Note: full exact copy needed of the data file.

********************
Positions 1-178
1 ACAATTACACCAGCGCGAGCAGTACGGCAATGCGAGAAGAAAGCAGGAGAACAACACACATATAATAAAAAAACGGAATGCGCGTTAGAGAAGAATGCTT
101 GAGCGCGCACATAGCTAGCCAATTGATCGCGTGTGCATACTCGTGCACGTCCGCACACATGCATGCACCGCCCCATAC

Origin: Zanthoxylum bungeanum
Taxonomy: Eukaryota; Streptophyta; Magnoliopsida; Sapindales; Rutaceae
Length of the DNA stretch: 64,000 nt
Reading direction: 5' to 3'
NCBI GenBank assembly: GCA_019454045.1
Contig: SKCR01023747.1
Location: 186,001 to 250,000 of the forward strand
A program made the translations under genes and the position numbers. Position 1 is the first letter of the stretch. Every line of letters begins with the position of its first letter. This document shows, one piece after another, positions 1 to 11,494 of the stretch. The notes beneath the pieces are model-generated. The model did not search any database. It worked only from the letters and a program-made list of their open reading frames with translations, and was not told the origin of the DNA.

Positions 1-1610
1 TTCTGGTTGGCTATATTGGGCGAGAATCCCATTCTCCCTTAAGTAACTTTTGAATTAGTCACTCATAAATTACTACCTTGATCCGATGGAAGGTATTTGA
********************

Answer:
Positions 1-178
1 ACAATTACACCAGCGCGAGCAGTACGGCAATGCGAGAAGAAAGCAGGAGAACAACACACATATAATAAAAAAACGGAATGCGCGTTAGAGAAGAATGCTT
101 GAGCGCGCACATAGCTAGCCAATTGATCGCGTGTGCATACTCGTGCACGTCCGCACACATGCATGCACCGCCCCATAC

Origin: Zanthoxylum bungeanum
Taxonomy: Eukaryota; Streptophyta; Magnoliopsida; Sapindales; Rutaceae
Length of the DNA stretch: 64,000 nt
Reading direction: 5' to 3'
NCBI GenBank assembly: GCA_019454045.1
Contig: SKCR01023747.1
Location: 186,001 to 250,000 of the forward strand
A program made the translations under genes and the position numbers. Position 1 is the first letter of the stretch. Every line of letters begins with the position of its first letter. This document shows, one piece after another, positions 1 to 11,494 of the stretch. The notes beneath the pieces are model-generated. The model did not search any database. It worked only from the letters and a program-made list of their open reading frames with translations, and was not told the origin of the DNA.

Positions 1-1610
1 TTCTGGTTGGCTATATTGGGCGAGAATCCCATTCTCCCTTAAGTAACTTTTGAATTAGTCACTCATAAATTACTACCTTGATCCGATGGAAGGTATTTGA